UNITY RESULTS FROM LEGITIMATE DIVERSITY
Pope John Paul II
General Audience June 28, 1995

1. Ecumenism also belongs to the Church's missionary dimension. I am particularly glad to address this topic while the official delegation of the Patriarchate of Constantinople is present in Rome, led by His Holiness Bartholomew I. I am sure that my venerable Brother also feels intensely aware of this problem and that his visit will not fail to make an effective contribution to the progress of the ecumenical dialogue.

I recently published an Encyclical Letter Ut Unum Sint on this specific subject, inviting all those who call themselves disciples of Christ to redouble their commitment to achieving the full unity of all Christians. In fact, "this unity, which the Lord has bestowed on his Church and in which he wishes to embrace all people, is not something added on, but stands at the very heart of Christ's mission.

Nor is it some secondary attribute of the community of his disciples.

Rather, it belongs to the very essence of this community. God wills the Church, because he wills unity, and unity is an expression of the whole depth of his agape" (n. 9).

Down the centuries, unfortunately, there have been many ruptures between Christ's disciples. These divisions have nothing to do with the legitimate variety which distinguishes the local or particular Churches, where the one Church of Christ is present and expressed.

2. In order to explain the historical diversity and variety of the Christian Churches it is appropriate to observe that the unity Christ desired does not, in fact, involve any external, stifling uniformity.

In this regard, in the Encyclical cited I pointed out that "legitimate diversity is in no way opposed to the Church's unity, but rather enhances her splendour and contributes greatly to the fulfilment of her mission" (ibid., n. 50). Many local or particular Churches preserve their own way of living the Christian commitment, in accordance with institutions of apostolic origin, very ancient traditions or practices established in various periods on the basis of experiences that have proved apt for the inculturation of the Gospel. Thus, over the centuries a variety of local Churches has developed, which has contributed and still contributes to the spiritual wealth of the universal Church, and does no harm to unity.

Therefore variety is a good that should remain. The Church's unity will have nothing to suffer from it especially if Christians, aware of its divine origin, implore it constantly in their prayers.

The Second Vatican Council fittingly recalls that the unity of the universal Church is neither the result nor the product of the union of local Churches but one of her essential properties. From the beginning, the Church was founded by Christ as universal, and historically the local Churches took shape as the presence and expression of this one universal Church. The Christian faith is therefore faith in the one Catholic Church (cf. Lumen gentium, n. 13).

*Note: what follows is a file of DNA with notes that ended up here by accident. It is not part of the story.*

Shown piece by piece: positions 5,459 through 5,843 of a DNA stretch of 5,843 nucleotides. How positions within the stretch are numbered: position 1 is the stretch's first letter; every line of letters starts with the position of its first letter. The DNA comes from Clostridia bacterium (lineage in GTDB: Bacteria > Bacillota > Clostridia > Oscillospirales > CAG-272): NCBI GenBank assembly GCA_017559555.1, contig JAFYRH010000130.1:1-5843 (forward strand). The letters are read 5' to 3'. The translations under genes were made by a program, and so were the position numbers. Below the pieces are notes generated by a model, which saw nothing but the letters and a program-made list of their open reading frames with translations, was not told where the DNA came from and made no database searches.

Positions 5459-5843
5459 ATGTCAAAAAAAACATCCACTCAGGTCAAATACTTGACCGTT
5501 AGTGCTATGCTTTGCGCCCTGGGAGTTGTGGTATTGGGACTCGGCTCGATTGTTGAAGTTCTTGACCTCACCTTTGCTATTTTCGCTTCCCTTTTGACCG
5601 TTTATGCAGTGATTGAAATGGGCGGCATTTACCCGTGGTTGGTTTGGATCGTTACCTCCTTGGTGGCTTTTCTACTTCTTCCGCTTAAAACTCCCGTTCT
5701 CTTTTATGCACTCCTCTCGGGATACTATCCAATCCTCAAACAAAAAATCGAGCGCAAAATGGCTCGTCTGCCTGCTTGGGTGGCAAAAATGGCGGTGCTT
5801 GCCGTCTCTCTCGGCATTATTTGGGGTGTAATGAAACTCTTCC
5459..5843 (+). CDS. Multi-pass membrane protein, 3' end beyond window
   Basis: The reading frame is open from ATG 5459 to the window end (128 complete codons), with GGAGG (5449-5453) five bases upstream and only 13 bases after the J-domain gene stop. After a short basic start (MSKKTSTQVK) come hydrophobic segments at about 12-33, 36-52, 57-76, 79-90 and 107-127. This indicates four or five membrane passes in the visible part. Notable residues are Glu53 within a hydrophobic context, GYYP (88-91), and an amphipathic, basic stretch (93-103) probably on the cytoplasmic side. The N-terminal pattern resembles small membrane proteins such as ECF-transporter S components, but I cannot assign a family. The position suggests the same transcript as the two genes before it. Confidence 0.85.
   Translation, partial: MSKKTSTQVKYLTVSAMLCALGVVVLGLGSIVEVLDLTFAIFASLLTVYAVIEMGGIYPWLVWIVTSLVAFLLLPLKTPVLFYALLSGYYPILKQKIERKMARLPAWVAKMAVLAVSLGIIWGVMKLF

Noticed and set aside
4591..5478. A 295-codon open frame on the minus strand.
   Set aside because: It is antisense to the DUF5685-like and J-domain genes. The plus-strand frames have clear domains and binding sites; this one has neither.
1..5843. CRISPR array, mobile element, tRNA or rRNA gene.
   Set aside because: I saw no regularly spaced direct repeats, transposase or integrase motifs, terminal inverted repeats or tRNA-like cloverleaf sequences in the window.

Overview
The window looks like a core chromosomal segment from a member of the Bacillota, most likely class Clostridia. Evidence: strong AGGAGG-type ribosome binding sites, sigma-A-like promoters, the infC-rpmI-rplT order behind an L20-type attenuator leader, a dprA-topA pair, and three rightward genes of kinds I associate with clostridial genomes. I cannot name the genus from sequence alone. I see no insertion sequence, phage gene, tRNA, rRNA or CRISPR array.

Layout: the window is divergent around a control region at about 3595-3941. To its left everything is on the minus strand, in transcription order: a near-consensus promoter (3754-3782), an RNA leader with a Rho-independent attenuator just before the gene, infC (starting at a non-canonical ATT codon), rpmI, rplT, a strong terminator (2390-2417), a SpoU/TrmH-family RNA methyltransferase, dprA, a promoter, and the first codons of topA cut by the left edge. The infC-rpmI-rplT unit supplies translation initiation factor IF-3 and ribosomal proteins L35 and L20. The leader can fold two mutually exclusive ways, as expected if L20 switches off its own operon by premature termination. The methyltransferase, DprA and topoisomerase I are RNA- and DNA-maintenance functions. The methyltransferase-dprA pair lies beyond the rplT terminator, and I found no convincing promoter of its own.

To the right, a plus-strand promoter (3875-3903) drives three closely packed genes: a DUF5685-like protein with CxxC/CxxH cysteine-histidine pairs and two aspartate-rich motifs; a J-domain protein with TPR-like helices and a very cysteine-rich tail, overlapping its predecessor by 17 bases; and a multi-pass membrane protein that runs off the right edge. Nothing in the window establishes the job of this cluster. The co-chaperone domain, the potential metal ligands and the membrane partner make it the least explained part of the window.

3. Christ's words, handed down by the Apostles and contained in the New Testament, leave no doubts as to his will, which is in conformity with the Father's plan: "I do not pray for these only, but also for those who believe in me through their word, that they may all be one; even as you, Father, are in me and I in you, that they also may be in us..." (Jn 17:20-21). The unity of the Father and the Son in the Holy Spirit is the supreme basis of the Church's unity. The perfection of that transcendent unity must be imitated, "that they may become perfectly one" (Jn 17:23). This divine unity is therefore the founding principle of the union of believers: "that they may all be one ... in us" (Jn 17:21).

In the Gospels and in the other New Testament writings, it is also clearly stated that the unity of the Church was achieved by the redeeming sacrifice. We read, for example, in John's Gospel: "Jesus should die ... and not for the nation only, but to gather into one the children of God who are scattered abroad" (Jn 11:51-52). If their dispersion was the fruit of sin—this is the lesson that emerges from the Tower of Babel episode—the reunification of God's dispersed children was the work of Redemption. With his sacrifice Jesus created "one new man" and reconciled human beings with one another, breaking down the hostility that divided them (cf. Eph 2:14-16).